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Communication and «The Good Life»

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Edited By Hua Wang

What is a «good life» and how can it be achieved? In this volume, communication scholars and media experts explore these fundamental questions about human existence and aspiration in terms of what a «good life» might look like in a contemporary, mediatized society. While in many ways a mediatized society brings us closer to some version of the «good life», it also leads us away from it. The affordances of new technologies seem to have shifted, for many, from an opportunity to an obligation. Rather than choosing when and where to be connected to these larger networks of information and acquaintances, we feel we must be permanently available, thus losing the luxury of controlling our time and attention.
This volume illuminates the complexity of our modern era, exploring how society can leverage exciting new opportunities whilst recognizing the complex challenges we face in a time of constant change. It helps us understand how we have come to this point and where we may be going so that we may study the opportunities and the dangers, the chances and the risks, that digital media pose in our quest for some version of «the good life».
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Contributors

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Saleem Alhabash is an Assistant Professor of Public Relations and Social Media, jointly appointed by the Department of Advertising + Public Relations and the Department of Media and Information at Michigan State University. He received his PhD from the University of Missouri’s School of Journalism. His research focuses on the processes and effects of using new and social media. More specifically, his research untangles the ways in which computer-mediated communication can facilitate persuasion.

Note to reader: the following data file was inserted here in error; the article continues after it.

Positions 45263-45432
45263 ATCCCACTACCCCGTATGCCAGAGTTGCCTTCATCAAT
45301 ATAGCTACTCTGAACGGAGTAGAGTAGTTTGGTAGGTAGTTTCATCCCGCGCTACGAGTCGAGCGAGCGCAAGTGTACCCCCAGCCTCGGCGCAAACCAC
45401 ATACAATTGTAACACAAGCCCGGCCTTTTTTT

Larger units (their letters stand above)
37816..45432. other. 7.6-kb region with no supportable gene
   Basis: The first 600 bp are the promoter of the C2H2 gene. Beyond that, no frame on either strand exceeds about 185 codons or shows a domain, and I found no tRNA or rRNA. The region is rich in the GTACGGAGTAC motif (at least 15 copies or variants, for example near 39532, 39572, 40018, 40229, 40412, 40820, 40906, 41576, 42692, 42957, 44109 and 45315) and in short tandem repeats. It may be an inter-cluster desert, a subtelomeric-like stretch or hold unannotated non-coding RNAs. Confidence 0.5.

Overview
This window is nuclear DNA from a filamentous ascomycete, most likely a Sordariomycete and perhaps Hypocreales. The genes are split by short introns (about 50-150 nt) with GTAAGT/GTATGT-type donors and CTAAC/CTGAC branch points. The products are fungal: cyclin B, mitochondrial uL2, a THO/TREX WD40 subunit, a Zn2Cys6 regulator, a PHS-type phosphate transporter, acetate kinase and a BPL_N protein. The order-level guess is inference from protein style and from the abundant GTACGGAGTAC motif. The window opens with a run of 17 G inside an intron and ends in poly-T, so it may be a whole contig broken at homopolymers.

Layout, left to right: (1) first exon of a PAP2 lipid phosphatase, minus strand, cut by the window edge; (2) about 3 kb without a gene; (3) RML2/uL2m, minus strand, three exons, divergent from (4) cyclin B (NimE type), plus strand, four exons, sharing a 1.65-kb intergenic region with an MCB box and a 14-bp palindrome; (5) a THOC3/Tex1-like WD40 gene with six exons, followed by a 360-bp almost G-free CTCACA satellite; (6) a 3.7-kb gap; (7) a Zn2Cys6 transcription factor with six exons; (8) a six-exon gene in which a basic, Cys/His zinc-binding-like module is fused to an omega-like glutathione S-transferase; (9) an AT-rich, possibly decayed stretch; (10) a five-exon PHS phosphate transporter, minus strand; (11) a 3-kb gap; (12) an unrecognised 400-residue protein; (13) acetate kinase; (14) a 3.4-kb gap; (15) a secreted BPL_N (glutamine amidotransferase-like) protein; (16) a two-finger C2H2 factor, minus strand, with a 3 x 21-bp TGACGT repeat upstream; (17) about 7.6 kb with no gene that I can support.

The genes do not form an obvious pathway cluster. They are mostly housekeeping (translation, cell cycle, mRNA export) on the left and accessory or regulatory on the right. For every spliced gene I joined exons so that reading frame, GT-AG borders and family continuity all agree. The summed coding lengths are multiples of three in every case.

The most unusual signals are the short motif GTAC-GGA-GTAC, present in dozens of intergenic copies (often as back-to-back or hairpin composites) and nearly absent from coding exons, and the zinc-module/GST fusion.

Meryl Alper is a PhD candidate in Communication at the Annenberg School for Communication and Journalism at the University of Southern California. She studies the social and cultural implications of networked communication technologies, with a particular focus on disability and digital media, children and families’ technology use, and mobile communication. Prior to USC, she worked in the children’s media industry as a researcher and strategist with Sesame Workshop, Nickelodeon, and Disney. Her research has been published in a number of journals, including New Media & Society, International Journal of Communication, and Journal of Early Childhood Literacy. Her book, Digital Youth with Disabilities (MIT, 2014), examines the out-of-school media and technology experiences of children, adolescents, and teenagers with disabilities in the digital age. Alper graduated magna cum laude from Northwestern ← 247 | 248 → University, double majoring in Communication Studies and History. She also holds a certificate in Early Childhood Education from UCLA.

Peng Hwa Ang is a Professor at the Wee Kim Wee School of Communication and Information, Nanyang Technological University, Singapore, and...

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